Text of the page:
Savage, John Patrick
John Patrick Savage, physician, politician, premier of Nova Scotia (b at Newport, South Wales, UK 28 May 1932). Savage received his medical degree in family medicine from Queen's University in Belfast in 1956. He served in the British Medical Corps for 4 years and then practised medicine in Wales until 1966 when economic conditions in the UK led him to emigrate to Canada. He settled in Dartmouth, NS, and became a partner in a medical centre, specializing in family medicine. In addition to his practice he spent 16 years on the Faculty of Medicine at Dalhousie and lectured at St Francis Xavier University, Mount Allison University and the University College of Cape Breton.
In the 1972 and 1979 federal elections Savage ran unsuccessfully for the Liberals. He was elected to the Dartmouth School Board in 1978 and became its chairman in 1984. A self-styled social activist, he strongly advocated social issues and became a popular board member. In 1985 he translated that popularity into a successful run for the mayor's chair in Dartmouth. Focusing primarily on social policy issues, he was re-elected in 1988 and 1991. When Vince McLean resigned as Nova Scotia's Liberal leader, Savage entered the race to succeed him. On 20 June 1992, in the first leadership convention in Canada conducted by a phone-in ballot, Savage was elected to lead the Liberal Party. He served as Oppositon leader without a seat in the legislature. Savage's Liberals soundly defeated the Conservative government of Donald Cameron in the general election held 25 May 1993.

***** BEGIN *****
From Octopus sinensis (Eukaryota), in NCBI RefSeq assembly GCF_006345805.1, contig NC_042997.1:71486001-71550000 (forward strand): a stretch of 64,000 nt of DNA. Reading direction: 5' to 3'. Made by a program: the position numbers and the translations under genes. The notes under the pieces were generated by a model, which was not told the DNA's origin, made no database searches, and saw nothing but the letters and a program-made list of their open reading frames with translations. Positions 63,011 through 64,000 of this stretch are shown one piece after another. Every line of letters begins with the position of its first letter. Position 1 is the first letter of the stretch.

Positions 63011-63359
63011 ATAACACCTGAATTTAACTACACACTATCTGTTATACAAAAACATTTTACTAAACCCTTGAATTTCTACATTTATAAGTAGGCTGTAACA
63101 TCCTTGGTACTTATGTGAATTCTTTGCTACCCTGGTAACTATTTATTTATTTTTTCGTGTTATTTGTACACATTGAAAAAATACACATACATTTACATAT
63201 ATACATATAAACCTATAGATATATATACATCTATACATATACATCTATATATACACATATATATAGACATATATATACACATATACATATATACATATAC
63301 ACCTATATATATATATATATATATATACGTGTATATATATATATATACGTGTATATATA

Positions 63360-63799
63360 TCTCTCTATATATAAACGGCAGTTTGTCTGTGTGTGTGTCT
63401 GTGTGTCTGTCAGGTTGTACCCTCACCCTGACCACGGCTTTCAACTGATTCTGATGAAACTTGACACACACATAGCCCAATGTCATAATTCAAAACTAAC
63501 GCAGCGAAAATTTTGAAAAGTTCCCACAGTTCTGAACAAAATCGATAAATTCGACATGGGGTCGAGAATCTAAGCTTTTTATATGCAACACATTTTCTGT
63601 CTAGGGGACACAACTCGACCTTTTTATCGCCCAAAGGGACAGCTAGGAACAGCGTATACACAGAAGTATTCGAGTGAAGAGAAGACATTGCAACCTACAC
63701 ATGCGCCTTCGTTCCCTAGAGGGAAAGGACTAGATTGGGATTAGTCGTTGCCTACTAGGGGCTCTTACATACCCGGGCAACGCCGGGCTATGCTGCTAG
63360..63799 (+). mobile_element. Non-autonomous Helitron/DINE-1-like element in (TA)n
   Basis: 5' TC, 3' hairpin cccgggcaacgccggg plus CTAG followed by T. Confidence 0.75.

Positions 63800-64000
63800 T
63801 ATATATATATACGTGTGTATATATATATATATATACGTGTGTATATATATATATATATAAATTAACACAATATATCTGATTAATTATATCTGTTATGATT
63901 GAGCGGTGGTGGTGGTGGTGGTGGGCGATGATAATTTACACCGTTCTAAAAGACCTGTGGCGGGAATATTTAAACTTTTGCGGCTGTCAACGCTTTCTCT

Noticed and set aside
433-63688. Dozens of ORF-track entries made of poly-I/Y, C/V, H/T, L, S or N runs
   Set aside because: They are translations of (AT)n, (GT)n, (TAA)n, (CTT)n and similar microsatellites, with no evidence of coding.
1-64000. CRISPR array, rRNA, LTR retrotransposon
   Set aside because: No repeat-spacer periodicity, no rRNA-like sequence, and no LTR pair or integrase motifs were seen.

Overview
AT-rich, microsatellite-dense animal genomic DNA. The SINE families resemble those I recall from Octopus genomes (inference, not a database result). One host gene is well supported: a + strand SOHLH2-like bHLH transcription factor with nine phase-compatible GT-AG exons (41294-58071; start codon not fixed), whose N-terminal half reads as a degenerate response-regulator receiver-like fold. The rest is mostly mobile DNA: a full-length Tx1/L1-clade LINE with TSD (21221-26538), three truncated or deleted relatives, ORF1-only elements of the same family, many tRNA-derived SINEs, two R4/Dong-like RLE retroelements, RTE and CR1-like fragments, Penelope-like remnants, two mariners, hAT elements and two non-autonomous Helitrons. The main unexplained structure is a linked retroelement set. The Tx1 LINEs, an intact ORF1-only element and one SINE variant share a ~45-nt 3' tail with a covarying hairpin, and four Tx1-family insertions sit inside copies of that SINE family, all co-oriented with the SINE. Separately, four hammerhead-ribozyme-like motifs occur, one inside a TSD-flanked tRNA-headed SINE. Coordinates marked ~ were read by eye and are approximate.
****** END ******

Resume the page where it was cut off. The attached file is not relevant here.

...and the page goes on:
Savage's Liberals made significant alterations to the province's finances. The government cut the province's health and education systems severely and championed the 15% Harmonized Sales Tax (HST), which took effect on 1 April 1997, combining the federal Goods and Services Tax and provincial sales taxes, thus lowering the costs of some items but adding costs to others that were previously untaxed. These changes, along with Savage's decision to ignore the province's tradition of political patronage, led to a 1995 leadership review. Savage survived the review, but continued disapproval of his policies led him to resign the party leadership on 20 March 1997.